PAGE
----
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Monday, November 29, 2010

Week 10 Learning: Interactively and Collaboratively

Monday, November 01, 2010

This week we started off with Abdullah presenting his MARC (midterm project). He wrote a paper however he went further by presenting a visual representation of all that he has learned in the class. Honestly, I was more than impressed for 3 reasons:
1. The detail of the visual representation makes me want to learn more
2. The in person audio that Abdullah provided helped to emphasize points of his visual presentation which could stand alone if needed.
3. I feel as though the summary of the first 9 weeks of this R685 Web 2.0 Class has helped me to see its overall big picture. Kudos!

Interactive Learning is getting information through a hands-on, interactive means. Collaborative Learning is  grouping learning together to get one learning goal. Four types of Collaborative Learning are Think-Pair-Share, Three-step Interview, Simple Jigsaw, and Numbered Heads Together.

Next, Rita H. Oates, Ph.D. from ePals presented on ePal and K-12 collaboration. What is ePals? ePals is "the leading provider of safe collaborative technology for schools to connect and learn in a protected, project-based learning network (ePals 2010)". She described that Web 0.0 is simply a book, Web 1.0 is searching online, and Web 2.0 is interactively learning at a distance (i.e. online). She stated that ePals is a global community where we can all internationally learn and interact from and with each other. In short, ePal is the "World's Largest K-12 Learning Network!" (ePals 2010). After Dr. Oates brief introduction of herself and ePals, she spent the majority of the class exploring ePals sites for us to see. This sees like something I should take further interest in if I decided to continue down the K-12 path. 

We next followed by presenting quotes that we found in the various readings that was applicable to our personal studies. My two were:
1. "Distance learners are generally as engaged and often more engaged than their campus-based counterparts, with the exception of engagement in active and collaborative learning activities". (Chen et. al 2008). I chose this quote as I agree with it. Yes, since distance learners are not on campus, they have to spend that extra time on projects and presentations as they cannot hop up and go to face-to-face office hours or help for further clarification however with this, distance learners do tend to miss out on learning in a collaborative sense in that they tend to learn and work solo.
2. "Older students report greater gains and are more likely to engage in higher order mental activities such as analysis and synthesis as part of their studies" (Chen et al. 2008) In classes where I have older, non-traditional students specifically at the undergraduate level, I do tend to see that they are more analytic than the typical, traditional student. Their views helps them to learn has they have had more outside of the classroom experience than the traditional students.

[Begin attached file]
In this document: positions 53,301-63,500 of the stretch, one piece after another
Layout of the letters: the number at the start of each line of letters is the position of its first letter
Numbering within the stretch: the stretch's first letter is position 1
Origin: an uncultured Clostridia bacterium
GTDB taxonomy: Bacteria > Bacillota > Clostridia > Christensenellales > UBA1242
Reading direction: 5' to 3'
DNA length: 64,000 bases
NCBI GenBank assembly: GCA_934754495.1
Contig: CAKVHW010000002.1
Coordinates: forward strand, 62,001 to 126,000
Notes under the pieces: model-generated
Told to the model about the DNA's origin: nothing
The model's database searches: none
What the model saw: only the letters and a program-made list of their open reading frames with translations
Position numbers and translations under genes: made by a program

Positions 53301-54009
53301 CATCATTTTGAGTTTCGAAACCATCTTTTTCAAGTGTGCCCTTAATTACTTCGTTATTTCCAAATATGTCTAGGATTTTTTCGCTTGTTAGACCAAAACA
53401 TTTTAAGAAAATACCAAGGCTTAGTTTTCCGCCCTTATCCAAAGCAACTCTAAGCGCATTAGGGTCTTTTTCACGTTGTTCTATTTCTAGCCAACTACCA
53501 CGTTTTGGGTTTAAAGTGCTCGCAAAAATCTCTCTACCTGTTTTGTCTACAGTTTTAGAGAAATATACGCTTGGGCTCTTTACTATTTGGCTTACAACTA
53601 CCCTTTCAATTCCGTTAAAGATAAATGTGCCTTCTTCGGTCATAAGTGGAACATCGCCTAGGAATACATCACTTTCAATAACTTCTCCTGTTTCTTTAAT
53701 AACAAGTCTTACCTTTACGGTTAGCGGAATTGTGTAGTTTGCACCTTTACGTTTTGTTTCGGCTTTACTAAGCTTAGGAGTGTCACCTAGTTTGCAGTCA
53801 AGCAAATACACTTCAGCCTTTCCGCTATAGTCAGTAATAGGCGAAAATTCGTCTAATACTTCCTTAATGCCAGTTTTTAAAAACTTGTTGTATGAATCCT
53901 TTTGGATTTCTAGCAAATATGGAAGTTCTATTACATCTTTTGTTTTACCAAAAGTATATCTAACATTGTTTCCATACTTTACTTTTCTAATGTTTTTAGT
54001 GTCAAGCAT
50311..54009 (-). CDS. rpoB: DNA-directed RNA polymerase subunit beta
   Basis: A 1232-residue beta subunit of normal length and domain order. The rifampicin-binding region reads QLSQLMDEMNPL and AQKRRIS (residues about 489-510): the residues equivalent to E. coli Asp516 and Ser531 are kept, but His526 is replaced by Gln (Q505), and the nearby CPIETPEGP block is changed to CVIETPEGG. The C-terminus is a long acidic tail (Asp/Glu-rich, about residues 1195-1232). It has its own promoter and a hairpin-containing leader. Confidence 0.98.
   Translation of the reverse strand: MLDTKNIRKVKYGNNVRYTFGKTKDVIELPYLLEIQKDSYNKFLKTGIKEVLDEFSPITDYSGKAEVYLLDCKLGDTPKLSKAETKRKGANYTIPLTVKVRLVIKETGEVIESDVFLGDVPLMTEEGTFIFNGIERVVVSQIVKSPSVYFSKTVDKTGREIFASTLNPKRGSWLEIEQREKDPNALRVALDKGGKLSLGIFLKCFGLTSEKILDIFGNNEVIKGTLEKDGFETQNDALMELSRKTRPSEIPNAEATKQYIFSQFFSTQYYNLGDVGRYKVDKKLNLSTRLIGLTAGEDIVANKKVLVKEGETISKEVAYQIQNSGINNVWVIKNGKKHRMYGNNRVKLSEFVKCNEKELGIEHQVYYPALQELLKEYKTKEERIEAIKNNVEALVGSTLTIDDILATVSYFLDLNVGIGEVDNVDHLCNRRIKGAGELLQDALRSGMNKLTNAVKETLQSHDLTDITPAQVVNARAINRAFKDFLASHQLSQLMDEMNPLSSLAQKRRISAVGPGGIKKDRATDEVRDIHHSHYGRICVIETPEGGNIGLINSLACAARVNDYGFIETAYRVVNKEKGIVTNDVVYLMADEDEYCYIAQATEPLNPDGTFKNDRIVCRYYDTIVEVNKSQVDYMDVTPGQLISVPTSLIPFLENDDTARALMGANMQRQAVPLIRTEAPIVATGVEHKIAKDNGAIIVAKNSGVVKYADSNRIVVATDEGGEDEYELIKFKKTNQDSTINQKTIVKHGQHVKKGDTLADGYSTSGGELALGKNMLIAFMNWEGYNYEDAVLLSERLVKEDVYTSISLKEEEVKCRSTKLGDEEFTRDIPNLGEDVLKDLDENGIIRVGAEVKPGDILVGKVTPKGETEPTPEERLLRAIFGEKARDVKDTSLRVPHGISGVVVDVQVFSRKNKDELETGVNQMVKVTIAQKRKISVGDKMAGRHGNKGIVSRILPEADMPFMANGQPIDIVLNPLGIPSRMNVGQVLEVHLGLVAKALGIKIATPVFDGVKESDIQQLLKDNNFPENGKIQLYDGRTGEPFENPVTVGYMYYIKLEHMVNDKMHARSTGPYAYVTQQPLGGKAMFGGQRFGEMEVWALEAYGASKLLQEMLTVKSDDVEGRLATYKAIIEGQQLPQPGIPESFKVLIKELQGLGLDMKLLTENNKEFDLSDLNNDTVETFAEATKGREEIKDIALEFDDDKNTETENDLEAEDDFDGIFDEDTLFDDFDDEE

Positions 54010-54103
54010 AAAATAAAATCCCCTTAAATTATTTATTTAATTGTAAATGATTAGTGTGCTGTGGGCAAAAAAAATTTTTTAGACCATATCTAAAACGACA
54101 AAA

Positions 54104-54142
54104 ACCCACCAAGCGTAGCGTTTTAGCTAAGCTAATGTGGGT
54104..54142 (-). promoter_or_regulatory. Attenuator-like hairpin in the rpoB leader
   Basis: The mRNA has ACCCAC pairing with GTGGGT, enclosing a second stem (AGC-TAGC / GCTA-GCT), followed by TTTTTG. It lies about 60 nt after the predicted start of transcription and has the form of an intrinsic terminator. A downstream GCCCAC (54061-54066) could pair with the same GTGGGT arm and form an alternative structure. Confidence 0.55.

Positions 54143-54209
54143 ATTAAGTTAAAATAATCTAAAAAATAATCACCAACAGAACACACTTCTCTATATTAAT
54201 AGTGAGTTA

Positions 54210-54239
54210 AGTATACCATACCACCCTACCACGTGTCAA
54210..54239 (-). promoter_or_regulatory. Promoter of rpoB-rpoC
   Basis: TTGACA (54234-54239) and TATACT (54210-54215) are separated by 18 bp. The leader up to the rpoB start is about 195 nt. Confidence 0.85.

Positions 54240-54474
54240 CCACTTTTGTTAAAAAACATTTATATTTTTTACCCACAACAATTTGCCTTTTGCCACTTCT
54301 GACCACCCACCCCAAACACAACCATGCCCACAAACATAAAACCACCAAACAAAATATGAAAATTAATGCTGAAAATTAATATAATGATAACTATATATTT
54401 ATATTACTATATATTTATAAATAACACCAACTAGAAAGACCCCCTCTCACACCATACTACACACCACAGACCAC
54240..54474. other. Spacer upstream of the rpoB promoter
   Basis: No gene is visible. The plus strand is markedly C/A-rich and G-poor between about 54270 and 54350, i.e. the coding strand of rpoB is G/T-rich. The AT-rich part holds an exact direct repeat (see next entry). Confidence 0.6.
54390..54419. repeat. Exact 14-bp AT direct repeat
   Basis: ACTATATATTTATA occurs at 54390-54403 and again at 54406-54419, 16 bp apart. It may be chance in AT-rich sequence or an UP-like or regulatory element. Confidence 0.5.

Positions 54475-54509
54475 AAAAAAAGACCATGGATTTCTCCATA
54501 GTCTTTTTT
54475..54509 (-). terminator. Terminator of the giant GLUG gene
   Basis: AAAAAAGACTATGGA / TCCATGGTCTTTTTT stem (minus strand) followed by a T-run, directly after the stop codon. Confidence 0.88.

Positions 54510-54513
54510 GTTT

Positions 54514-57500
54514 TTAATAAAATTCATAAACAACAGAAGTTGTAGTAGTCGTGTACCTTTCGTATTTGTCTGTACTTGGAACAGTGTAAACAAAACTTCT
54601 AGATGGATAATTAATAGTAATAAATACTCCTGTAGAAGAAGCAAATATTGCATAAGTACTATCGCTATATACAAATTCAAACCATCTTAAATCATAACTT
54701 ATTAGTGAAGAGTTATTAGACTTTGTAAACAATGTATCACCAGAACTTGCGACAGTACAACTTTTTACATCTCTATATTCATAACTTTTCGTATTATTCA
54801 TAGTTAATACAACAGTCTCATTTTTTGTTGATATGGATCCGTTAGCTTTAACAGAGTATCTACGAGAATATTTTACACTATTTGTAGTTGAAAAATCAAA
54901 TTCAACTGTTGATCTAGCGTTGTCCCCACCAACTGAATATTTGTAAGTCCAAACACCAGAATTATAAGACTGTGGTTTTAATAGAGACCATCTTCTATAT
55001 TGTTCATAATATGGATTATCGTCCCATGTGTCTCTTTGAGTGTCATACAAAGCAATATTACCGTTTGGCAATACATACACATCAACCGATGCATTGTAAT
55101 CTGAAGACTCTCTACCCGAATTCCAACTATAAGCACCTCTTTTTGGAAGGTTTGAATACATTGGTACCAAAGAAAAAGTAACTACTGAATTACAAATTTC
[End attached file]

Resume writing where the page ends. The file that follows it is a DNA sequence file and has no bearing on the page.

Finally, Dr. Bonk ended the class with a presentation on online collaboration. This was an interesting presentation for me to listen to as it made me think differently of my first quote above. Dr. Bonk reminded us of the SARS epidemic in China, the Katrina Hurricane in New Orleans, and the earthquake in Haiti. Through the use of distance learning such as Ustream, Skype, and Google Docs, those hit by natural disasters and epidemics can still be on the same track as those who have the live, face-to-face setting. Yes this is a Web 2.0n class but when you read certain articles that are very convincing, sometimes I will forget that there are more out there with great information just like this week. In general Interactive and Collaborative Learning go hand-in-hand. They work with each other.

1. Chen, P., R. Gonyea, and G. Kuh (2008). Learning at a distance: Engaged or not?. Innovate 4 (3). Retrieved on June 25, 2010, fromhttp://www.innovateonline.info/pdf/vol4_issue3/Learning_at_a_Distance-__Engaged_or_Not_.pdf

1 comment:

  1. Hi Elke,

    Thank you for the nice words about my project.
    I will not say it was a breeze, the tool I used is a little visually confusing, and that goes for all new technologies. So think of ePals, the idea seems very simple and easy to use, but for a teacher to use it in an effective and interactive approach, there a lot of steps that have to be taken before, during, and after the use of the tool. In the same sense, the Prezi tool gets more demanding the more you use it and that can happen in interactive and collaborative tools when they are fully integrated into the educational process. I don't intend to sound negative, but we are always presented with bright side of any technology while the dark side is left for us to discover as we become more dependent on it.

    I believe that before we reach the level of interaction and collaboration in any given tool, we need to master that tool and find out own way of using it, this way we would have a solid ground to relay on when we get intense with the tool.